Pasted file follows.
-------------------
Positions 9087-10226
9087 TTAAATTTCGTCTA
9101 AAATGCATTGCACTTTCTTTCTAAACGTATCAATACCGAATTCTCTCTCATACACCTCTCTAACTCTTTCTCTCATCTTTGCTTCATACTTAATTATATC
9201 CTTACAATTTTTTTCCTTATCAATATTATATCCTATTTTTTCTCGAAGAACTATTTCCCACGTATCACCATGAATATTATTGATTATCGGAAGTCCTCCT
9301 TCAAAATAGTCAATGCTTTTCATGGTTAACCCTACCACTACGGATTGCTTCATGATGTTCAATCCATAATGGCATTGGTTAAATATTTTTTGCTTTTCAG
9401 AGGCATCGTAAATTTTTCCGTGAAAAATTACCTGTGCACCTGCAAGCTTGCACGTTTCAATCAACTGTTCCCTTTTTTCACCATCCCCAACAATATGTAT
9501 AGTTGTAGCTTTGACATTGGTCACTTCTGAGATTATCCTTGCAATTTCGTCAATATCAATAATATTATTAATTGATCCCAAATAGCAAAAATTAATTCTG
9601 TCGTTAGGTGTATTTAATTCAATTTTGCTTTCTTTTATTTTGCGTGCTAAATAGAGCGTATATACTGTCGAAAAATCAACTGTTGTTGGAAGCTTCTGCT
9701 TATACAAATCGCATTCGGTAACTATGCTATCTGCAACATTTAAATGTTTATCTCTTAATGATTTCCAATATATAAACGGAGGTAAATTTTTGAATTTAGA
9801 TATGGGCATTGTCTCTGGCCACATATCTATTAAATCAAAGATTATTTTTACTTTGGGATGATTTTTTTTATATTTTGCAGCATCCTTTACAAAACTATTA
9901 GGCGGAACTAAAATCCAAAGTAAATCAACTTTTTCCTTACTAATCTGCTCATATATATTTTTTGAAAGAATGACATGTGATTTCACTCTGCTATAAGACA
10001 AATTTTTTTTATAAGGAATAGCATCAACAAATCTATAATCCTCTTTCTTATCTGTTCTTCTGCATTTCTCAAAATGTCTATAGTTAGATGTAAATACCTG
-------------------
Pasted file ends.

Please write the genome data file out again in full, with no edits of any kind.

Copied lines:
Positions 9087-10226
9087 TTAAATTTCGTCTA
9101 AAATGCATTGCACTTTCTTTCTAAACGTATCAATACCGAATTCTCTCTCATACACCTCTCTAACTCTTTCTCTCATCTTTGCTTCATACTTAATTATATC
9201 CTTACAATTTTTTTCCTTATCAATATTATATCCTATTTTTTCTCGAAGAACTATTTCCCACGTATCACCATGAATATTATTGATTATCGGAAGTCCTCCT
9301 TCAAAATAGTCAATGCTTTTCATGGTTAACCCTACCACTACGGATTGCTTCATGATGTTCAATCCATAATGGCATTGGTTAAATATTTTTTGCTTTTCAG
9401 AGGCATCGTAAATTTTTCCGTGAAAAATTACCTGTGCACCTGCAAGCTTGCACGTTTCAATCAACTGTTCCCTTTTTTCACCATCCCCAACAATATGTAT
9501 AGTTGTAGCTTTGACATTGGTCACTTCTGAGATTATCCTTGCAATTTCGTCAATATCAATAATATTATTAATTGATCCCAAATAGCAAAAATTAATTCTG
9601 TCGTTAGGTGTATTTAATTCAATTTTGCTTTCTTTTATTTTGCGTGCTAAATAGAGCGTATATACTGTCGAAAAATCAACTGTTGTTGGAAGCTTCTGCT
9701 TATACAAATCGCATTCGGTAACTATGCTATCTGCAACATTTAAATGTTTATCTCTTAATGATTTCCAATATATAAACGGAGGTAAATTTTTGAATTTAGA
9801 TATGGGCATTGTCTCTGGCCACATATCTATTAAATCAAAGATTATTTTTACTTTGGGATGATTTTTTTTATATTTTGCAGCATCCTTTACAAAACTATTA
9901 GGCGGAACTAAAATCCAAAGTAAATCAACTTTTTCCTTACTAATCTGCTCATATATATTTTTTGAAAGAATGACATGTGATTTCACTCTGCTATAAGACA
10001 AATTTTTTTTATAAGGAATAGCATCAACAAATCTATAATCCTCTTTCTTATCTGTTCTTCTGCATTTCTCAAAATGTCTATAGTTAGATGTAAATACCTG